DISPATCH FROM L.A.: Less Glamour Expected as War Talk Dominates Oscar Week
by Eugene Hernandez
The week leading up to the annual Academy Awards in Los Angeles is historically a festive one, marked by numerous celebrations to commemorate the year's best films. Studios and industry organizations typically host receptions and dinners to honor their nominees, and on the eve of the Oscars, the Independent Spirit Awards celebrate some of the films that have made a mark outside of the Hollywood system. This week, though, with war dominating the headlines, the festivities have taken on a more serious tone with some pundits questioning the need for such celebrations.
This year's Oscar ceremony was designed as a major event with the Academy celebrating the 75th anniversary of the annual awards. Now though, organizers have been working to determine how to stage the annual ceremony given the national mood and with the expectation that developing events overseas could interrupt the live nationwide broadcast. Oscar ceremony producer Gil Cates addressed the issue during a Tuesday press conference that was carried live on local television here in Southern California. The Academy of Motion Picture Arts and Sciences (AMPAS) is preparing a more "sober" event and it has already curtailed the annual red carpet festivities, with celebrities planning to quietly make a short walk into the Kodak auditorium without posing for photos or stopping for interviews. Beyond that, Cates and organizers have yet to reveal specific plans for the awards telecast should war news break during Sunday night's live program. More details are anticipated later in the week.
"We all understand that the country is on the brink of war and may be sending American men and women into harm's way almost as we speak," Gil Cates said on Tuesday. "We must prepare for the show to be produced under those circumstances."
At Oscar viewing parties, a more authentic sense of drama may replace the usual chatter about attendees outfits. On Sunday in fact, Academy Awards viewers will no doubt be watching to see how some of the more outspoken Hollywood personalities might choose to use their time on worldwide television. Actress Susan Sarandon, a well-known activist, was confirmed as an Oscar presenter earlier this week, as were Richard Gere and Dustin Hoffman. The politically driven Irish band U2 are among the musical performers on tap. Cates is encouraging presenters to stick to the script, but acknowledged that winners will have 45 seconds to say what they wish.
Continuing without any change in plans is Saturday's Independent Spirit Awards, presented by IFP/Los Angeles. In conversations with indieWIRE this week, organization Executive Director Dawn Hudson continually reiterated that the show will go as expected, with no changes. And she expects that the war will be a hot topic both on and off stage. While celebrities will not be able to talk with reporters when they arrive for the Oscars, guests at the annual Spirit Awards on the beach in Santa Monica will be able to speak their mind.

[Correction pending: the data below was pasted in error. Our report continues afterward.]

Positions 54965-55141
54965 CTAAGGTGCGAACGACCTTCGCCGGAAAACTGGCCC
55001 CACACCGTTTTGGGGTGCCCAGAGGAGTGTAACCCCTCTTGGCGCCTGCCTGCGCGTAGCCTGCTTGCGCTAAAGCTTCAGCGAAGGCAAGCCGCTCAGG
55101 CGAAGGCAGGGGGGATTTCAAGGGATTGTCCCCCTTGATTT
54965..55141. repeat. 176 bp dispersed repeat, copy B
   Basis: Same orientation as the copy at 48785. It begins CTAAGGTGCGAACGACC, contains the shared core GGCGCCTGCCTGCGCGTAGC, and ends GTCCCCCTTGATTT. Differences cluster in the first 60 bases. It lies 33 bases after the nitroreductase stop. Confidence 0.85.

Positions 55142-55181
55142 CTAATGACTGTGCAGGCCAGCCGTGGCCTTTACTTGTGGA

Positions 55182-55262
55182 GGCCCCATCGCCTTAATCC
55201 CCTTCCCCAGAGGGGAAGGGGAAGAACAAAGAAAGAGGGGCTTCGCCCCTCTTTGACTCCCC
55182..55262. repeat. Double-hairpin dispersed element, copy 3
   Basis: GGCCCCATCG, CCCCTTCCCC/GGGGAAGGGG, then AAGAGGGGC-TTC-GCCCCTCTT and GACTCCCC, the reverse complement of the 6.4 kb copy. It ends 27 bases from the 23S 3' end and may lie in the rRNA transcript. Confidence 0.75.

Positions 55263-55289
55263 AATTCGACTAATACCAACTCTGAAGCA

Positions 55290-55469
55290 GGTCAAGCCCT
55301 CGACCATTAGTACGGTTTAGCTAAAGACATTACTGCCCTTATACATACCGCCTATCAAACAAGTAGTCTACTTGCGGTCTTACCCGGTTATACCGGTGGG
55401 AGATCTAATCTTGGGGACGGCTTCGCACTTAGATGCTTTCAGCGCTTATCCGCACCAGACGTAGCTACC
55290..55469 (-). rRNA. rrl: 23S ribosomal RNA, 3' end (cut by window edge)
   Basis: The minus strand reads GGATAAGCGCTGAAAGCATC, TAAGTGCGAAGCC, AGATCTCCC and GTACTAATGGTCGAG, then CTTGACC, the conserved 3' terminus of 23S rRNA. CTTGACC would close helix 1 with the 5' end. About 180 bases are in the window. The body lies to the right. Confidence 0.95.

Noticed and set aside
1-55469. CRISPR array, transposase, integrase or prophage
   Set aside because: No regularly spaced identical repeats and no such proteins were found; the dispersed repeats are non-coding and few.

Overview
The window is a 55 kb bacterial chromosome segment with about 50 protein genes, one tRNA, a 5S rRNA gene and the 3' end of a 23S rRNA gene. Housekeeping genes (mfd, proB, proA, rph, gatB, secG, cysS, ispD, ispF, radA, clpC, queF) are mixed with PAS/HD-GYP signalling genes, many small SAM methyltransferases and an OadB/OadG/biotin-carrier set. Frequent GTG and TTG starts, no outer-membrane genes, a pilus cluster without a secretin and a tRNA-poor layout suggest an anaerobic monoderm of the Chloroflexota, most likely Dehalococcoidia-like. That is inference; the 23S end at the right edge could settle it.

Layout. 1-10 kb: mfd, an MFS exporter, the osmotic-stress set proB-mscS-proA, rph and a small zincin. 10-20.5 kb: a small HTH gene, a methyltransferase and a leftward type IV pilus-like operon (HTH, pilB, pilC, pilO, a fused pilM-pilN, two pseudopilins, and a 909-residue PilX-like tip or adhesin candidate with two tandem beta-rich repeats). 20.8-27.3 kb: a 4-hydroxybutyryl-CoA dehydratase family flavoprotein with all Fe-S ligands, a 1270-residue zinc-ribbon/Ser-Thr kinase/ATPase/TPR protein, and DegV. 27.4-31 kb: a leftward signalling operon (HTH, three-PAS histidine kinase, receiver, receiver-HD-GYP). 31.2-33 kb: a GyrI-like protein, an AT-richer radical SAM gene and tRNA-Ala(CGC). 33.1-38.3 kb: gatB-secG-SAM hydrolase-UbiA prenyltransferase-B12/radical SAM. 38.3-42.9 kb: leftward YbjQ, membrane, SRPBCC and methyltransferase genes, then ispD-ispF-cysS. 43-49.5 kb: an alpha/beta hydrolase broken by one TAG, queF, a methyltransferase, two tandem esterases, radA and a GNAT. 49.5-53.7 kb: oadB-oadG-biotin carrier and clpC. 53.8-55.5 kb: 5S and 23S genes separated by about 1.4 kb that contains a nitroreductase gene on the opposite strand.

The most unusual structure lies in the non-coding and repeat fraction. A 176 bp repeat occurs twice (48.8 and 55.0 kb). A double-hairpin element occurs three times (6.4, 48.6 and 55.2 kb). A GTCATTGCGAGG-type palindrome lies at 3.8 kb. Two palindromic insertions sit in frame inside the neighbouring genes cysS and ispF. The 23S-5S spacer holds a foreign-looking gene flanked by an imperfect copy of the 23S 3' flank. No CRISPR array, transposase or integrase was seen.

"We are not in the business of trying to create an image of Hollywood," Hudson told indieWIRE. "We are in the business of asking questions and giving alternative points of view."
"At the very heart of the independent film movement are artists who speak their minds to express themselves however controversial or unpopular," Hudson said, "That is the very heart of independent filmmaking." Concluding she said, "It is our mission to support that."
The latest news from Iraq will no doubt dominate discussions on Thursday night at the IFP/Los Angeles' celebration for the Independent Spirit Awards nominees in Beverly Hills. While over at the Academy headquarters, the IDA will be showcasing this year's documentary Oscar nominees and buzz about the war will also likely be topic number one.
With a number of politically charged and socially relevant pictures up for awards this year, observers are wondering if the recent climate will affect the types of films that win prizes.
"If 'The Pianist' wins, (that will show that) people are in a much more thoughtful mood," said Sony Pictures Classics co-president Michael Barker in a conversation with indieWIRE this week. Barker explained that he sees an increased appreciation for more thoughtful films.
"I do believe there's an emphasis on movies that are very sincere and very relevant to the preservation of human qualities," Michael Barker said. "That has a lot to do with the success of 'Talk to Her,'" he added.
Other nominees that could benefit from a shifting focus include Michael Moore's documentary "Bowling for Columbine" and Phillip Noyce's "The Quiet American." In the case of the Noyce film, concerns at Miramax given the national mood after 9/11 almost prevented the movie from getting a release date.
One Oscar nominee who has been on the front lines of a war is "The Quiet American" star Michael Caine. A soldier during the Korean War, he has been a staunch advocate for the film since its debut at the Toronto Film Festival where Caine worked hard to promote the picture along with its director Noyce.
"We've got to keep going, otherwise you are defeated," Caine said during a conversation with indieWIRE last week. "You pick yourself up and dust yourself off. We're in show business."
[Editor-in-Chief Eugene Hernandez is in Los Angeles reporting on Oscar week
and the Independent Spirit Awards for indieWIRE.]